Old Story, New Money

A woman in Gilded Age finery descends the stairs of her ballroom

Alison Cohen Rosa/HBO

Carrie Coon as Bertha Russell in The Gilded Age, 2022

The Gilded Age, Julian Fellowes’s new series for HBO, never mentions the name of its muse-matriarch, Edith Wharton. But twenty minutes into the first episode, it makes its debt to her fiction clear: the young scion Larry Russell (Harry Richardson) tells his mother that he is bound for Newport, Rhode Island, in the company of people like “the Joneses, the Wilsons, Carrie Astor.” Before long, a cut brings us to an exterior view of a white, veranda-wrapped house set high on an ocean bluff. The house resembles one called Land’s End, the first property that Wharton purchased with her husband, Teddy, after she married him, assumed his name, and stopped being Edith Jones. The show, which follows on the success of Fellowes’s hit series Downton Abbey, can feel like a piece of Wharton-inspired fan fiction, and yet its fanaticism is neither for Wharton nor for her books but for the privileged world that inspired them. Fellowes revels in the textures and colors of the gilded class in the late nineteenth century—all the surfaces that Wharton sought to puncture.

The first episode opens with a flurry of excitement about the new mansion of the Russell family, in Manhattan at Fifth Avenue and Sixty-First Street. Fellowes’s Russells could be fictional cousins to Wharton’s fictional Beauforts, a nouveau-riche family that features in her 1920 novel The Age of Innocence. The opening chapters of the book revolve around the Beauforts’ annual ball, an inaugural event in the busy winter social season of New York’s upper class. Nobody really likes the Beauforts, but they tolerate them. This is because, as Wharton explains:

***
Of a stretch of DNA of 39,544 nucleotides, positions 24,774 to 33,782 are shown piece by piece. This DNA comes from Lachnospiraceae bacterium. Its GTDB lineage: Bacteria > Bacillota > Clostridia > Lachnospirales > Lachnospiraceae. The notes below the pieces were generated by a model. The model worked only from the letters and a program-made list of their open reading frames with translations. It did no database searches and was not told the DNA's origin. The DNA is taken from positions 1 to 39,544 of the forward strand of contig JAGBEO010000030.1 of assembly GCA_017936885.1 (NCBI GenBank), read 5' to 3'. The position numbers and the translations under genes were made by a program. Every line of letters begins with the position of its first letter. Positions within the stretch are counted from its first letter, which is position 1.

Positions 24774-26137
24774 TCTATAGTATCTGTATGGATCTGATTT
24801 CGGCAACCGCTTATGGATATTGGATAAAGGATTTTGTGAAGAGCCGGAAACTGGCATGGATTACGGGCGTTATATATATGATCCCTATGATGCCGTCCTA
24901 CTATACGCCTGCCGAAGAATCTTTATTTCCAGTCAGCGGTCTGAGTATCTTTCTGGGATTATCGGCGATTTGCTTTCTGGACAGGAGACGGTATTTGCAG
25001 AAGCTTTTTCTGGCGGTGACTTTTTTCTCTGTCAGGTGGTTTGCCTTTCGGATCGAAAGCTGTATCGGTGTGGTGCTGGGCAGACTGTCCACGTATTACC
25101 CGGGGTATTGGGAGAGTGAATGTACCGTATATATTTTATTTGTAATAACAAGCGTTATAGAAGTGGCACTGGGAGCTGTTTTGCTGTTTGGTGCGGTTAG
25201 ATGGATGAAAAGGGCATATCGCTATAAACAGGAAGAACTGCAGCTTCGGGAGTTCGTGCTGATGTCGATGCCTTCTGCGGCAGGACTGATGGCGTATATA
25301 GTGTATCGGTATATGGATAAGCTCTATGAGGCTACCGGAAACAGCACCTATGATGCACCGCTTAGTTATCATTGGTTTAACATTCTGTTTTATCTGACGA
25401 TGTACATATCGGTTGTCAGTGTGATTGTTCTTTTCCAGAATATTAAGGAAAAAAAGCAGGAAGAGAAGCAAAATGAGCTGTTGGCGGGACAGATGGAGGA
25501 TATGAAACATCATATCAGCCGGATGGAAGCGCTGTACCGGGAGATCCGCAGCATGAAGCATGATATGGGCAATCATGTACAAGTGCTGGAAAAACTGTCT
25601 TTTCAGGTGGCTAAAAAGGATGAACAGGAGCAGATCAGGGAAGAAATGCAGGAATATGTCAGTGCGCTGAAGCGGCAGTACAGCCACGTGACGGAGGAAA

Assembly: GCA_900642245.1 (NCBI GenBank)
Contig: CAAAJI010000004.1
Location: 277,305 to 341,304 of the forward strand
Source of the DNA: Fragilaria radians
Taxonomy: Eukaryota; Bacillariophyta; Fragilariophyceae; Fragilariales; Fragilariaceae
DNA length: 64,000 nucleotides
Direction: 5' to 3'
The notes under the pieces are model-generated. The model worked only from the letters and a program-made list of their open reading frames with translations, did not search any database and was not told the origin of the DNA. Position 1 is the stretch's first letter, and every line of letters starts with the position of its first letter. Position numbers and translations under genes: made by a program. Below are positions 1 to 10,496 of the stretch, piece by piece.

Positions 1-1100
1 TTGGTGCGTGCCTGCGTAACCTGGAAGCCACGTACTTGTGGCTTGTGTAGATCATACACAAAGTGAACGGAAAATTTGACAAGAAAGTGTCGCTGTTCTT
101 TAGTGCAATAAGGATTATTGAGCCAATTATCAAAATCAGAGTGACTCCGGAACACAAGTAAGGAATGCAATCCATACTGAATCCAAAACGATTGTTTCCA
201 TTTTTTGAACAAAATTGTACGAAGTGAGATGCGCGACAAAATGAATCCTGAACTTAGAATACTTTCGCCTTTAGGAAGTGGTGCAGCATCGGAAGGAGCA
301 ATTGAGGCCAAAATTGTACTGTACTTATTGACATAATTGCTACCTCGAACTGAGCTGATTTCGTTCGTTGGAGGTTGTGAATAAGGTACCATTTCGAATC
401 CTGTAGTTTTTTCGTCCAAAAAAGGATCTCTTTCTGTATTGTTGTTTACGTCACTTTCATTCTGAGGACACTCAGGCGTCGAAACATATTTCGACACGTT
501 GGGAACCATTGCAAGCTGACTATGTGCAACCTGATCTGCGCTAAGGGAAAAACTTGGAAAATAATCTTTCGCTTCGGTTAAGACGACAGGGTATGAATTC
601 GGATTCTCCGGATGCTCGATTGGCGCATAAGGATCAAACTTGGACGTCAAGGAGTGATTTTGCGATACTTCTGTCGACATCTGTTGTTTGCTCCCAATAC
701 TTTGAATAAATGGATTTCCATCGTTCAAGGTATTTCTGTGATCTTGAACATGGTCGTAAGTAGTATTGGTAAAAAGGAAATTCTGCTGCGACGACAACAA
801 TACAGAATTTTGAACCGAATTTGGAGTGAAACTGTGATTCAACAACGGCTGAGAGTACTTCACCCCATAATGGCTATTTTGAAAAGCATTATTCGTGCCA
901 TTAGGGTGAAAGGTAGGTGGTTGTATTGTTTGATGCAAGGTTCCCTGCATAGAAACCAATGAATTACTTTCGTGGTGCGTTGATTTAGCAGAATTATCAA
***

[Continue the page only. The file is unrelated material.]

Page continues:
The Beauforts’ house was one of the few in New York that possessed a ball room…that was used for no other purpose, and left for three-hundred-and-sixty-four days of the year to shuttered darkness, with its gilt chairs stacked in a corner and its chandelier in a bag—this undoubted superiority was felt to compensate for whatever was regrettable in the Beaufort past.

The Russells, too, possess a ballroom, which at the start of the series has just been finished with gilt flourishes—but it does nothing to elevate them in the eyes of their entitled, old-money neighbors. It can’t, because it provides Fellowes with the most fragile of narrative scaffolds: it reveals the depths of society’s prejudice against the Russells, whose only desire is to throw a party and put their ballroom to use. By converting Wharton’s Beauforts into objects of pathos, Fellowes tries to coax us into caring about the Russells’ social standing as much as they do.

The ballroom drives the plot through the second episode. Marion Brook (Louisa Jacobson), the show’s ostensible moral center, participates in a charity bazaar organized by some of the more elite community matriarchs, including the redoubtable Mrs. Astor (Donna Murphy). Marion is old-money adjacent, through her association with her wealthy aunts, but is herself poor and new to New York. This means she is hard-pressed to say no—to the Russells, who live across the street from her and court her aunts’ old-money connections, and to her own family members. Marion helps organize the bazaar, which is supposed to take place at a local armory, but a scheduling conflict foils those plans. Bertha Russell (Carrie Coon), spying her opportunity, twice offers her ballroom as a venue. No one else connected to the event has a ballroom, it seems, and as with Wharton’s Beaufort family, this ought to motivate old New York to befriend the Russells. But the organizers of the bazaar—and Mrs. Astor, most pointedly—refuse. They opt for a hotel instead. Mrs. Astor opens the event with an overly decorous speech, and, within minutes, it’s all over. The Russells exact their revenge, storming the place, hijacking the bazaar by purchasing everything themselves and forcing the sale to end.